In this section, we'll author a simple Ray python script and go over the tools available to monitor its execution. Let's take the opportunity to create a file in the my_repo git repo you created earlier.

You can click on the "File Explorer" in the left pane of VSCode to create the new file.

Double click this cell to copy & paste the following program into the file :

import ray, time

def do_some_work():
print("Doing work")
return "Done"

ray.get([do_some_work.remote() for _ in range(100)])

Then, use the next cell or the VSCode terminal to run the file:

!python my_repo/

Understanding Ray log output

After running, you should see output of the form (do_some_work pid=29848) Doing work [repeated 4x across cluster]. The prefix of the log message shows the function name, PID of the worker that ran the function, and if run on a remote worker, the node IP.

The result of the log message contains stdout and stderr from the function execution. Ray will also deduplicate repetitive logs from parallel execution of functions across the cluster.

Monitoring program execution

Depending on the cluster size, the above script may take some time to run. Try playing around with the number of worker machines, increasing the sleep time, or the number of function calls. Use the tools overviewed below to understand how Ray parallelizes the program.

Let's overview some of the tools available to monitor Ray program execution in workspaces.

Resources Panel

The resources panel provides basic stats about cluster utilization, as well as an indication of which worker nodes are being used. Use the resource panel as a quick overview of cluster status before diving deeper into the Ray dashboard.

Ray dashboard > Jobs

To see the status of an active or previously run Ray job, navigate to Ray Dashboard > Jobs in the UI. Click a job to open the detail page where you can see an overview of job progress, logs, etc.

Ray dashboard > Metrics

View the aggregate time-series metrics for the cluster in order to diagnose job execution efficiency. The Ray Dashboard > Metrics page offers metrics on Ray tasks, actors, as well as hardware resource utilization of the cluster.

Logs Tab

View and search over Ray cluster and application logs in the Logs tab.

Dependency Management

In order to run code across a cluster, Ray ships code and other library dependencies to other machines in runtime envs. In workspaces, the code and installed PyPI packages are automatically added to the runtime env to be used by Ray.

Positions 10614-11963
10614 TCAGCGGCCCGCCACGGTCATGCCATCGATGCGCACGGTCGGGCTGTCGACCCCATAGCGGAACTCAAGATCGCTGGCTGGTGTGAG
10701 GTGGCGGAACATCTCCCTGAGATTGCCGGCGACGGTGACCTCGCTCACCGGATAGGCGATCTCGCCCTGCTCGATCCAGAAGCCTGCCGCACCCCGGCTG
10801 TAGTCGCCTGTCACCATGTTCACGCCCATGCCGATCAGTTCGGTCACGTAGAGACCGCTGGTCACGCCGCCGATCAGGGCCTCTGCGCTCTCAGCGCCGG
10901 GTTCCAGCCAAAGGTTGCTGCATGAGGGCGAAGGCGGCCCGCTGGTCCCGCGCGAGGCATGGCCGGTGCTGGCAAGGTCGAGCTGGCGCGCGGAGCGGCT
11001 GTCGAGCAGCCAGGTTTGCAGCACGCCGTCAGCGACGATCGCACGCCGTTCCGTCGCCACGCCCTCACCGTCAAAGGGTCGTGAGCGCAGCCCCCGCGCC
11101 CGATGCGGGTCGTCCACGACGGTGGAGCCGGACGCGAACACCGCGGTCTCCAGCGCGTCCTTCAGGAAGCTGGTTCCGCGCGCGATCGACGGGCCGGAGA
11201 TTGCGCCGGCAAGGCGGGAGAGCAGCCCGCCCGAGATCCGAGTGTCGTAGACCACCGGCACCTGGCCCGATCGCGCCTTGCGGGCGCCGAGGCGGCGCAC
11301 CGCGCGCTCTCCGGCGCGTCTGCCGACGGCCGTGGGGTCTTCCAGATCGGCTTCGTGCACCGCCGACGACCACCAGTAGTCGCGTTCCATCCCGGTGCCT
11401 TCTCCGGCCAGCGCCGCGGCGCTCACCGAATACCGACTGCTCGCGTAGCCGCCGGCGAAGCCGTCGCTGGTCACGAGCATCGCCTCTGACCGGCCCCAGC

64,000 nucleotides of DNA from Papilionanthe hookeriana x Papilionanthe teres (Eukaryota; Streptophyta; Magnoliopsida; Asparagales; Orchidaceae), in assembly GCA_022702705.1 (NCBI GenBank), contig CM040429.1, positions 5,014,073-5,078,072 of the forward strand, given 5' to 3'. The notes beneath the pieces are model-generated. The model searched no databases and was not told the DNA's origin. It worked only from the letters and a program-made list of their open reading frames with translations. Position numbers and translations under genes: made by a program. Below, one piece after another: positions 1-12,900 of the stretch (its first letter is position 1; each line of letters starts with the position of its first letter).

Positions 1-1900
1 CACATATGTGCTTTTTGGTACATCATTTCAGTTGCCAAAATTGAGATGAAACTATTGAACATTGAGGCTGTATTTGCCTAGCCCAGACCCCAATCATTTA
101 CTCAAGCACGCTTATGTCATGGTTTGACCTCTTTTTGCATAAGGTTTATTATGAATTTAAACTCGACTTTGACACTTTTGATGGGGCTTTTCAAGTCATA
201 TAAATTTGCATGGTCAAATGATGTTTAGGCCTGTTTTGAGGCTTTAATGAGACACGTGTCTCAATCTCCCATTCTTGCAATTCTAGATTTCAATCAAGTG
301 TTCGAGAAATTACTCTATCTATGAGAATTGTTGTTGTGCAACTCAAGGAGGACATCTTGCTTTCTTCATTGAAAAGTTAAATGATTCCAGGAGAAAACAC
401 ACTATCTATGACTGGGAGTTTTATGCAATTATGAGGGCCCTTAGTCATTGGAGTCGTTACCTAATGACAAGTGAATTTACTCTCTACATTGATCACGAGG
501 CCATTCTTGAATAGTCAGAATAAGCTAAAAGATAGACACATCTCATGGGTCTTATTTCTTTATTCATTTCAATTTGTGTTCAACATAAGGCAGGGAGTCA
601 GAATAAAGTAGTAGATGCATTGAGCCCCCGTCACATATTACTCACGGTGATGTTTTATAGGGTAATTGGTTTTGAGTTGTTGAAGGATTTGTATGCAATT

To try this out, run the following command to install the emoji package. You'll see a notification that the package has been registered with the cluster.

!pip install emoji

Navigate to the Dependencies tab of the workspace, and you should see the emoji package in the list there. You can use this UI to edit the workspace runtime dependencies, or the UI.

Run the following cell to check that the emoji package is successfully installed on the cluster (to check this properly, make sure the cluster has at least one worker node added).

import ray
import emoji
import time
import os

# Reset the Ray session in the notebook kernel to pick up new dependencies.
if ray.is_initialized():

def f():
my_emoji = os.environ.get("MY_EMOJI", ":thumbs_up:")
print(emoji.emojize(f"Dependencies are {my_emoji}"))

ray.get([f.remote() for _ in range(100)])

Cluster env vars

The dependencies tab also lets you set environment variables on cluster workers. Try it out by setting the MY_EMOJI env var and running the cell above again.

Note that this does not set the env var in VSCode, only on the cluster workers.

# First set MY_EMOJI=:palm_tree: in the Workspace > Dependencies tab.
# The code below should then pick up your newly set env var.

# Note: need to reinitialize Ray to clear worker state for this notebook.
if ray.is_initialized():

ray.get([f.remote() for _ in range(100)])

That's it! Now you know everything you need to build scalable Ray applications in Anyscale Workspaces. Check out the template gallery and Ray documentation to learn more about what you can do with Ray and Anyscale.


This notebook:

  • Set up a basic development project in a workspace.
  • Showed how to use different types of persistent storage.
  • Demoed how to build and debug basic Ray application.